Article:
Monday, May 14, 2007

"The New Rules of Marriage" by Terrence Real

I think it's a great idea to sit down every once in a while and read a "marriage how-to" book. Let's face it, nothing prepares you for being married. You don't get an owner's manual! I've perused some books over the 6+ years that I've been married and have yet to find the "perfect" one for couples. However, all of them have some good advice, so I take what works and leave what doesn't.

Mr. Real's book is pretty much the same as the rest; there's the good, the bad, and the "what on earth is he talking about?!" He gives some nice examples of couples that he's worked with and their cases, presenting the arguments themselves and how they are eventually resolved. I like when authors do that because you will almost always be able to relate to one of the couples and their problem.

One of the points I didn't agree with was that we all "marry our parents" in order to hopefully resolve some childhood issue we had with said parents. Maybe some people do this, but I had a pretty good childhood - no abuse, no cold fish, no overly authoritative tyrant, no yellers, etc. I would have been OK with this advice/information if he hadn't made it sound like everyone who gets married does this - I don't think you can label anything at 100%.

I will agree with his advice on arguing, as it's been said by several therapists before him. How you argue reveals a lot about your marriage, especially whether or not it will survive. People who lower themselves into name calling, using "always" and "never", and those that bring up issues from years past do not often have what would be described as happy marriages. Often those same people end up getting divorced, I think because they tend to have no respect for each other as human beings. That, after all, is the most important thing to remember in a fight - no matter how angry or "right" you feel, that person you're yelling at is not just your spouse, they are a human being who deserves your respect as such.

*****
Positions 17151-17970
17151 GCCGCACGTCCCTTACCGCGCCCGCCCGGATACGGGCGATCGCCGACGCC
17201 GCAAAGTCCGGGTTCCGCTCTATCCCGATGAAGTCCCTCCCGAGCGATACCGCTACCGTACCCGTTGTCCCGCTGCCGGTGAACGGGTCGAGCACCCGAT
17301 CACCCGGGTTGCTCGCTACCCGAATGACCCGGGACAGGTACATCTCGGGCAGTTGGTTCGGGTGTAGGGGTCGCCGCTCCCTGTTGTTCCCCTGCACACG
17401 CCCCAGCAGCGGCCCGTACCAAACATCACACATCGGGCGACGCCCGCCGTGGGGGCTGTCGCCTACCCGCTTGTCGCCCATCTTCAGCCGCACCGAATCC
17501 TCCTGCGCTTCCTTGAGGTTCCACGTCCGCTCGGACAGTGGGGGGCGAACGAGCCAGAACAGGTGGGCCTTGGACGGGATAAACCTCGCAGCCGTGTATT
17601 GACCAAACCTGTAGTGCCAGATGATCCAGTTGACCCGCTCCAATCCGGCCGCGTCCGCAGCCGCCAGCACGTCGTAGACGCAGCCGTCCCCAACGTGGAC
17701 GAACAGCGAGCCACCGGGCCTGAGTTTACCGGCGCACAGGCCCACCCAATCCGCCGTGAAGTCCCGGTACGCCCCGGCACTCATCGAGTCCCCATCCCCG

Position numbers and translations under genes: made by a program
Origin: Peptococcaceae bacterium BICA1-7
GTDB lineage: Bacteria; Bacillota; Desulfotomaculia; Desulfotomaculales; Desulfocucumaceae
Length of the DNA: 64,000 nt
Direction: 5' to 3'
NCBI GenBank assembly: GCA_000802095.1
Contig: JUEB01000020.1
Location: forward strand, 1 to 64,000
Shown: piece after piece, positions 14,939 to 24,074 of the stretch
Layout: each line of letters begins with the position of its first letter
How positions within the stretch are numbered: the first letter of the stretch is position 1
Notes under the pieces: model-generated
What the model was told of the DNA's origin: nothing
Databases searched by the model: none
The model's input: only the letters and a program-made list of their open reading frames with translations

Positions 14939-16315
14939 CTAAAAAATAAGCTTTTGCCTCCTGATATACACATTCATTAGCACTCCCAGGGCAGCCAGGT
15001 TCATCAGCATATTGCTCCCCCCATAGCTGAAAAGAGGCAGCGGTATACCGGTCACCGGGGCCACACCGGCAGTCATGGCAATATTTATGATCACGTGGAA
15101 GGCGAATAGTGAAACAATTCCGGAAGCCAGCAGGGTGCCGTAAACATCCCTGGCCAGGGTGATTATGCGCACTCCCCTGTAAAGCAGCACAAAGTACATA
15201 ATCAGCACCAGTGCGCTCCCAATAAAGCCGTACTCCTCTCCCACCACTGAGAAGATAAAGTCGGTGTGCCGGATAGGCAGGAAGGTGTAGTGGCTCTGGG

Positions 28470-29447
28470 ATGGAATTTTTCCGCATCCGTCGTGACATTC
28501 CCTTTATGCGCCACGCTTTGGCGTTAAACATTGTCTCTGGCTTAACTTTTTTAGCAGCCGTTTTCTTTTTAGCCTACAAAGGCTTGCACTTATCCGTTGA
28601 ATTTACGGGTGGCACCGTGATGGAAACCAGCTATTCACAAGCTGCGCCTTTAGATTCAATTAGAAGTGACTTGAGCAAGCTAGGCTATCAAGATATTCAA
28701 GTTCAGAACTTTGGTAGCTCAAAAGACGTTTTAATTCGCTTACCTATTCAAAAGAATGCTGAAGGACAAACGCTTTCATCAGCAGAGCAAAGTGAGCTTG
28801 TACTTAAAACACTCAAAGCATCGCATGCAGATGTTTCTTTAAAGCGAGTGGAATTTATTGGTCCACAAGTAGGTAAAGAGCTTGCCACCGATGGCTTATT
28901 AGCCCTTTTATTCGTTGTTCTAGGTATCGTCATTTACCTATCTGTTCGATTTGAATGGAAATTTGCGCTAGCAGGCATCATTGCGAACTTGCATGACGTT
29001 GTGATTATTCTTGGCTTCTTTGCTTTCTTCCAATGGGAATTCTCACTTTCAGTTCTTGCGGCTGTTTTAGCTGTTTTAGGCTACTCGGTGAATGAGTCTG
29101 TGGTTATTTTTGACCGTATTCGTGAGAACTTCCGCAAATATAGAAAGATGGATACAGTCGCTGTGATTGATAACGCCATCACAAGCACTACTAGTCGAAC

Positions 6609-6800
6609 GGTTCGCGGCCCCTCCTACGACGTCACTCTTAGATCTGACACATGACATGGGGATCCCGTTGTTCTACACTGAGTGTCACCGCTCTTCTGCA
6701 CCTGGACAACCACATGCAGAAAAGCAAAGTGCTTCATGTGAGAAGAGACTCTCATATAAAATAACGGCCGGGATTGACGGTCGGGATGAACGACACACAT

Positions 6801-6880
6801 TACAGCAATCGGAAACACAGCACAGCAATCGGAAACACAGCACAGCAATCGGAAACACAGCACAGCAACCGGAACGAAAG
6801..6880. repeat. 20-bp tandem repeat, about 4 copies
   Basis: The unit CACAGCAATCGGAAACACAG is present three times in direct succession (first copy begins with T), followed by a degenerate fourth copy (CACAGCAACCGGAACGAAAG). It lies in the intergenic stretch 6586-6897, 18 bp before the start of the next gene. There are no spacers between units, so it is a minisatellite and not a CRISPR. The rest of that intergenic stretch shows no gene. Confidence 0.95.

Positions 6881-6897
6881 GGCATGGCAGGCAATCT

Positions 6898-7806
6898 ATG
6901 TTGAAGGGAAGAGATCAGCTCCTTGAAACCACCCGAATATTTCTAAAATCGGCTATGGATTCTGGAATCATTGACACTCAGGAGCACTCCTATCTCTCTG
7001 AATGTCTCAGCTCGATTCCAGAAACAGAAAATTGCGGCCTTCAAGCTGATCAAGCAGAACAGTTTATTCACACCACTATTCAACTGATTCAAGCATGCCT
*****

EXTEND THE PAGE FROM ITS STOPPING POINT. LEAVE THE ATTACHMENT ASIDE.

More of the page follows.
The biggest point that I really liked and felt was important was that people often forget to cherish each other. I call this taking your spouse for granted, but however you want to word it, I think it's probably the number one reason people get so nasty when they fight. While you don't have to thank your spouse for every little thing they do, you DO need to thank them. I know how much I like it when someone tells me how much something means to them, whether it's something big like an important presentation done well, or my hubby telling me how much he appreciates that I made sure he had clean work clothes. No one likes to feel unwanted, or perhaps more important, invisible. So go home tonight and tell your spouse or significant other just how much they mean to you. And don't just tell them tonight - tell them as often as possible. That is what true love is.

No comments: